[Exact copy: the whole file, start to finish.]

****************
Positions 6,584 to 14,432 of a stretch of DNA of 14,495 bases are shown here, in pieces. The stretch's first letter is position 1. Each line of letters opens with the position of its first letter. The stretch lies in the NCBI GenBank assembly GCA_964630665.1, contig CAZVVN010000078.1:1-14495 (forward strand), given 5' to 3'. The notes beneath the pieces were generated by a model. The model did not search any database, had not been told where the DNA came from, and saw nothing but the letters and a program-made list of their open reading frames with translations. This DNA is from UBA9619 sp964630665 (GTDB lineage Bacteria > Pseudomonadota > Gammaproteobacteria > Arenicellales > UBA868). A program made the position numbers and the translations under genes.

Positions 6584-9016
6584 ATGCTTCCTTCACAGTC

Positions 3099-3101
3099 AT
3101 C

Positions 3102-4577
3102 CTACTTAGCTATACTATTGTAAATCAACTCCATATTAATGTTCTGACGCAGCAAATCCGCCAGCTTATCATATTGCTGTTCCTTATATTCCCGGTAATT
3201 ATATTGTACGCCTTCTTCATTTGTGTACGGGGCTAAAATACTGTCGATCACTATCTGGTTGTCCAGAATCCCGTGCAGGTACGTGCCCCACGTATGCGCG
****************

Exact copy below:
Positions 6,584 to 14,432 of a stretch of DNA of 14,495 bases are shown here, in pieces. The stretch's first letter is position 1. Each line of letters opens with the position of its first letter. The stretch lies in the NCBI GenBank assembly GCA_964630665.1, contig CAZVVN010000078.1:1-14495 (forward strand), given 5' to 3'. The notes beneath the pieces were generated by a model. The model did not search any database, had not been told where the DNA came from, and saw nothing but the letters and a program-made list of their open reading frames with translations. This DNA is from UBA9619 sp964630665 (GTDB lineage Bacteria > Pseudomonadota > Gammaproteobacteria > Arenicellales > UBA868). A program made the position numbers and the translations under genes.

Positions 6584-9016
6584 ATGCTTCCTTCACAGTC

Positions 3099-3101
3099 AT
3101 C

Positions 3102-4577
3102 CTACTTAGCTATACTATTGTAAATCAACTCCATATTAATGTTCTGACGCAGCAAATCCGCCAGCTTATCATATTGCTGTTCCTTATATTCCCGGTAATT
3201 ATATTGTACGCCTTCTTCATTTGTGTACGGGGCTAAAATACTGTCGATCACTATCTGGTTGTCCAGAATCCCGTGCAGGTACGTGCCCCACGTATGCGCG